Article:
27 May, 2022

Automation and the journey to net zero

08 February, 2022

The government’s strategy to reduce greenhouse gas emissions in the UK by 50% on 1990 levels by 2025 and to net zero by 2050 is now a firm commitment and mantra. In the words of the prime minister, the UK’s strategy for net zero is to lead the world in ending our contribution to climate change, while turning this mission into the greatest opportunity for jobs and prosperity for our country since the industrial revolution. But is enough being done to encourage the deployment of the types of technology capable of helping companies to realise this end? Robotics and automation, for example, certainly have a substantial part to play, but how can more firms of all sizes be encouraged to embrace this type of technology? Mike Wilson, chief automation officer at the Manufacturing Technology Centre (MTC), believes it is largely about strategy. During the recent DFA Manufacturing Media webinar ‘Talking Industry – Robotics & Advanced Automation’, he encouraged businesses to develop an automation strategy in the same way that they develop a business plan. “You figure out where you want to be in 10 years’ time and determine how to get there not only in terms of the equipment you are going to use but also in terms of how you’re going to develop the workforce, their skills and so on – and undertake that as a business improvement strategy and in relation to the net zero.”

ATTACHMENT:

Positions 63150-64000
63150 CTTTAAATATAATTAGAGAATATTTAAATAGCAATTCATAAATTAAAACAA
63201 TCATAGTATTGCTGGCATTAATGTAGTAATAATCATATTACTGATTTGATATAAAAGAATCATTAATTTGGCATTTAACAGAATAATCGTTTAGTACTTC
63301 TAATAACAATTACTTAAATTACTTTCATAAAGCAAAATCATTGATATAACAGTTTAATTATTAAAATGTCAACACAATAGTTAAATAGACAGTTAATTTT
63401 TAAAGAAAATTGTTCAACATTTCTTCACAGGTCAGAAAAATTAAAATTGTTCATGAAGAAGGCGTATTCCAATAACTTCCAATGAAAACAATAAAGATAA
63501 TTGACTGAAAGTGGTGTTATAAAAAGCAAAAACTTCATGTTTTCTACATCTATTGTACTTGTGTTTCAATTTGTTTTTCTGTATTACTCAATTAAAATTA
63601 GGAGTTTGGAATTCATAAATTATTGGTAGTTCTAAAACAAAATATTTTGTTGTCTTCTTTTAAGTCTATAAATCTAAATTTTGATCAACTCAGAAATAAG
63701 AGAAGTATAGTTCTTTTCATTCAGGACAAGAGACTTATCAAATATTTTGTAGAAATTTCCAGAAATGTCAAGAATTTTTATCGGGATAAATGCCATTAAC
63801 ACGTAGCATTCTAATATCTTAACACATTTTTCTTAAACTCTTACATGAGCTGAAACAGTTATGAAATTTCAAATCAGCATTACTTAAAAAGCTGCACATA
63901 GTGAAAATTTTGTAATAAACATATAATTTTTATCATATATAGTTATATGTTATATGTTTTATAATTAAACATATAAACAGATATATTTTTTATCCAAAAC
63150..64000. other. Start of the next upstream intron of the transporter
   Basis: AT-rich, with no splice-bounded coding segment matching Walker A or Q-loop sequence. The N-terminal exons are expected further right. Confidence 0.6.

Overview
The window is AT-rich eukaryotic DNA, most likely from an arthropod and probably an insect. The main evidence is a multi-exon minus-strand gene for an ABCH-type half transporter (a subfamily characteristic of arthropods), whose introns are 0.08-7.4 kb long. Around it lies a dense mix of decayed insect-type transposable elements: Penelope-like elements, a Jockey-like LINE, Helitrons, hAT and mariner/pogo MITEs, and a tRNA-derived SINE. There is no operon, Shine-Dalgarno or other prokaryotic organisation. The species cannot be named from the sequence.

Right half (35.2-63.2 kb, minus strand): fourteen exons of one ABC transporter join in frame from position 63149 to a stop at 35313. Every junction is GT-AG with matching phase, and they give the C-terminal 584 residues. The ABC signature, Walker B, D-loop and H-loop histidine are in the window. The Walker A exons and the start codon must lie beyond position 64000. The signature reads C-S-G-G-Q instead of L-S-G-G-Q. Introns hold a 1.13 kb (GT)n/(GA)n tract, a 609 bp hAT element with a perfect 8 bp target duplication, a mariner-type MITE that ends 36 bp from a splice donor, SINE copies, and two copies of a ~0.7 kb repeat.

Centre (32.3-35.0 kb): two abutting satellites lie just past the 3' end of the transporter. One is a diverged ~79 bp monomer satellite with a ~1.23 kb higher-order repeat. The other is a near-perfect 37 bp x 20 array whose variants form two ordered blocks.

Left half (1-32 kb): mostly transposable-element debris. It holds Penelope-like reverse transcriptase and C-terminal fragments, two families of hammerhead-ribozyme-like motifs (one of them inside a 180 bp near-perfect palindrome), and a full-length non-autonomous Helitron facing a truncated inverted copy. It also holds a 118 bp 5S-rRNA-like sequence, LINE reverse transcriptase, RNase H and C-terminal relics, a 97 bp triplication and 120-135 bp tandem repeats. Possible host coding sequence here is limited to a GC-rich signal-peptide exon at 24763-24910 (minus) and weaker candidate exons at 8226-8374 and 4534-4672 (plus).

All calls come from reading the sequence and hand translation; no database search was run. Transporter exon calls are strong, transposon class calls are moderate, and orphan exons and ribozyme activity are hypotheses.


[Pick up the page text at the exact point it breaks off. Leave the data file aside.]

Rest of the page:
Wilson firmly believes automation has a significant role to play in terms of achieving the UK’s net zero targets. He maintains this is achievable partly through ensuring our manufacturing is as efficient and effective as possible so that things such as energy use and waste are reduced, and also by ensuring we enjoy the benefits from using the automation. Wilson added that Brexit and the pandemic have highlighted some of the shortcomings in our supply chains. “Over the past 20 or 30 years we have offshored a lot of our manufacturing, and COVID-19 in particular has demonstrated that those long supply chains are a problem,” he said, adding that we shouldn’t necessarily rely on those going forward. Wilson’s view is that we are going to start to see an increasing amount of manufacturing re-shoring, which he considers to be good for the UK as well as providing a positive impact on our net zero commitments. “When we look at our carbon footprint as a country, we can’t offshore our manufacturing and then pretend it doesn’t matter,” he says. “We need to look at the carbon footprint of everything that we do and shipping things all round the world is not necessarily a good thing. We need to make more of what we use locally in the UK and to do that competitively we need to use more automation. So, I do think automation will have a positive impact on our net zero future.




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